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NEW REPORT - Capital City Correction: Reforming DC’s Use of Adult Incarceration Against Youth

Posted in 2014, Research & Policy Monday, 19 May 2014

NEW REPORT - Capital City Correction: Reforming DC’s Use of Adult Incarceration Against Youth

In 2012, youth in the District of Columbia spent more than 10,000 days - the equivalent of 27 years - in adult jail under a statute that enables federal prosecutors to send DC youth accused of certain crimes to adult court without judicial review, according to a new report released today by DC Lawyers for Youth and the Campaign for Youth Justice. The report cites the inadequate facilities, high risk of victimization, use of solitary confinement, long-term consequences of adult felony convictions, and failure to deter future crime as reasons to reform DC's approach to the prosecution of youth as adults by promoting the rehabilitation of young offenders and improving public safety.

According to the report, Capital City Correction: Reforming DC's Use of Adult Incarceration Against Youth, 541 youth under the age of 18 were detained or incarcerated in adult facilities in DC between 2007 and 2012. The report shows that the youth who were incarcerated in adult facilities in DC were disproportionately young men of color from low-income communities. While incarcerated in the adult jail, DC youth are housed in a developmentally inappropriate and inadequate facility where they receive limited educational, behavioral health, and vocational services and limited time with their families. According to the report, most of the time that youth spend at the adult jail is prior to trial, when youth are presumed innocent of the offense.

"The adult system is no place for kids. Youth who are incarcerated in adult facilities are 36 times more likely to commit suicide than their peers in juvenile facilities and are at a greater risk of victimization," said Carmen Daugherty, Policy Director at Campaign for Youth Justice. "Trying youth as adults also jeopardizes public safety as there is no evidence that adult court deters youth crime in general and compelling evidence that it actually increases recidivism among those who are processed through it."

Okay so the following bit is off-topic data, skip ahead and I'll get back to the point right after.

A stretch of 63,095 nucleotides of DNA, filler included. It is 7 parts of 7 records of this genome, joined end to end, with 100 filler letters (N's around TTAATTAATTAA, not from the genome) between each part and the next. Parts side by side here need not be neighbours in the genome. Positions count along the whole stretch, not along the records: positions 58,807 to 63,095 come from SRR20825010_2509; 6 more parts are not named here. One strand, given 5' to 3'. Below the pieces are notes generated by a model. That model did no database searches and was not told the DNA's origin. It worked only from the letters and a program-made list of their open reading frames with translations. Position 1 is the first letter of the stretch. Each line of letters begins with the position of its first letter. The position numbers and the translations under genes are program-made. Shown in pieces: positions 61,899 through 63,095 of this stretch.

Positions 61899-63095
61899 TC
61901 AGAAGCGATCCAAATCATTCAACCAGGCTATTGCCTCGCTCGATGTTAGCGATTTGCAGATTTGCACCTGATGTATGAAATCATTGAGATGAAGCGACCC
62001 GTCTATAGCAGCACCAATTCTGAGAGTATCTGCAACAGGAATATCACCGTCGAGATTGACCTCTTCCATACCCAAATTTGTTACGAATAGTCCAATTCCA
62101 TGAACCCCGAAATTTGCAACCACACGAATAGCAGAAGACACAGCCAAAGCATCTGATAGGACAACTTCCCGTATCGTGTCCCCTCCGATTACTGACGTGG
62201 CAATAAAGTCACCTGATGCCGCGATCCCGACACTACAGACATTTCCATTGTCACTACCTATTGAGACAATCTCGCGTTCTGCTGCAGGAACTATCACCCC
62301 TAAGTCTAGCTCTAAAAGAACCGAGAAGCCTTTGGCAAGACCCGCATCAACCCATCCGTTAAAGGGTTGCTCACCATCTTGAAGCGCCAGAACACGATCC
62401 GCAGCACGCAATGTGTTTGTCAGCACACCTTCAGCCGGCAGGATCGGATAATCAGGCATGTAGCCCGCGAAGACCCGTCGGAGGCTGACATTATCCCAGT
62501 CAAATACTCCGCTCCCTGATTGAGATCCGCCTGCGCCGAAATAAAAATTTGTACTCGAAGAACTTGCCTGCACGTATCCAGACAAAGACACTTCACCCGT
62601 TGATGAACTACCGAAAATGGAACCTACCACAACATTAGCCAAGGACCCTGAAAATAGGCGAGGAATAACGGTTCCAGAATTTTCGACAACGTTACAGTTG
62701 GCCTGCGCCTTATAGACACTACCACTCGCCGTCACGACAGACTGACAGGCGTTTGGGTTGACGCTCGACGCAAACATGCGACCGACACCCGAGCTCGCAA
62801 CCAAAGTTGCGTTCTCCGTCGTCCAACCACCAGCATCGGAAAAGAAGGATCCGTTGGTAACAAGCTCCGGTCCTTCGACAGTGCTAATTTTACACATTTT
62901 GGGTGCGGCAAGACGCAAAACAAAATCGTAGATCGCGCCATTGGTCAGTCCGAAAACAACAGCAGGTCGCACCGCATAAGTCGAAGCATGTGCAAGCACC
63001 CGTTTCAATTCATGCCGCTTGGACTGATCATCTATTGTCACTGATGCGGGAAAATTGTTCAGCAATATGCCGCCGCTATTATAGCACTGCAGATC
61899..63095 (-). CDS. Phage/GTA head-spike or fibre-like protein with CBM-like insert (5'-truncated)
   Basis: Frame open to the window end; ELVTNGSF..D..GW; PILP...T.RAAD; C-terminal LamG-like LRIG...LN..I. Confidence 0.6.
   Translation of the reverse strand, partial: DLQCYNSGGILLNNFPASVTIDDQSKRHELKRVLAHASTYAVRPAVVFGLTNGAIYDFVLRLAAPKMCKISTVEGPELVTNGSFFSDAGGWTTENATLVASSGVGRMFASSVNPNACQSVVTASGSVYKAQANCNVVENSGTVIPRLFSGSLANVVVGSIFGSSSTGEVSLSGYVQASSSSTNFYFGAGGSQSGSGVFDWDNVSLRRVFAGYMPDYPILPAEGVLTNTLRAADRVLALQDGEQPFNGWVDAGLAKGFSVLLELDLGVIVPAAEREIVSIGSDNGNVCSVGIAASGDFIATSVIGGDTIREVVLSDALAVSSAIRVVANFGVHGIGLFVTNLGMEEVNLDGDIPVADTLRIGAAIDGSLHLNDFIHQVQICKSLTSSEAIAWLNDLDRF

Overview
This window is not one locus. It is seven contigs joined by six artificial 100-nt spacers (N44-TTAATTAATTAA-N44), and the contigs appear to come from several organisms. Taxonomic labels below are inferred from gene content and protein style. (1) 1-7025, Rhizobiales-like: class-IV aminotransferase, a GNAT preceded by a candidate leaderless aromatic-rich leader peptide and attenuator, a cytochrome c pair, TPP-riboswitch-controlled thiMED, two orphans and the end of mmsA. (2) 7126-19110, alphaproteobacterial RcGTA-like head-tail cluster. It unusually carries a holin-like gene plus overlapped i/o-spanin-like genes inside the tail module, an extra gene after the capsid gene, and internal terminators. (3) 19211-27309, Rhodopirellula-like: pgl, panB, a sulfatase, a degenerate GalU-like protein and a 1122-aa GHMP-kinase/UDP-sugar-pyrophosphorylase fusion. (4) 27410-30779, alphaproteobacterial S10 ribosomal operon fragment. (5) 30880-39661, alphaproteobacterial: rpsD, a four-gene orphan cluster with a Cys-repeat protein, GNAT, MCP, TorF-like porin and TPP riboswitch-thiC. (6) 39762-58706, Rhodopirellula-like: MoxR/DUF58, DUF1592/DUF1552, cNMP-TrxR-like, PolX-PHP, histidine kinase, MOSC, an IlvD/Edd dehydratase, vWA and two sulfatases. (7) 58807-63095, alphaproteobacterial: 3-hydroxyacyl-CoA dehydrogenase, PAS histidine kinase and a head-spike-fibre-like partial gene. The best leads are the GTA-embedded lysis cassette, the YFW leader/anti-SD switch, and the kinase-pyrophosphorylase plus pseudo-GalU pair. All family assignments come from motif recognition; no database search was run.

DC voters agree. In a 2008 poll conducted by Greenberg Quinlan Rosner Research, 77% of DC voters believe youth awaiting trial should be held in a juvenile facility rather than an adult jail, and 71% believe that placing youth in adult facilities is minimally or not at all effective at rehabilitating youth.

Additionally, a 2011 national poll revealed that the public strongly favors individualized judicial determinations of whether a youth should be in the adult system rather than the automatic prosecution of youth in adult criminal court.

"Federal prosecutors having unfettered discretion to send our DC kids to the adult jail flies in the face of a smart, balanced, and fair justice system," said R. Daniel Okonkwo, Executive Director at DC Lawyers for Youth and a resident of Ward 6. "Judges should play a role in reviewing both the alleged facts of the case and the facts of the child to determine whether the youth and public safety would be better served by the rehabilitative goals and services of the juvenile justice system."

The report notes that 23 states, including Virginia and Maryland, have recently taken steps to reduce youth contact with the adult justice system and recommends three policy reforms for DC to promote youth accountability and rehabilitation:

  • allow judges to review a youth's case to consider whether it should be moved to juvenile court;
  • end "once-an-adult-always-an-adult," which requires that youth previously charged as adults be so in the future, no matter how minor the suspected offense; and
  • prohibit holding youth in adult facilities while they are awaiting trial.

For additional information and for the full report, please visit here. Also follow the conversation on social media by searching, #CorrectDC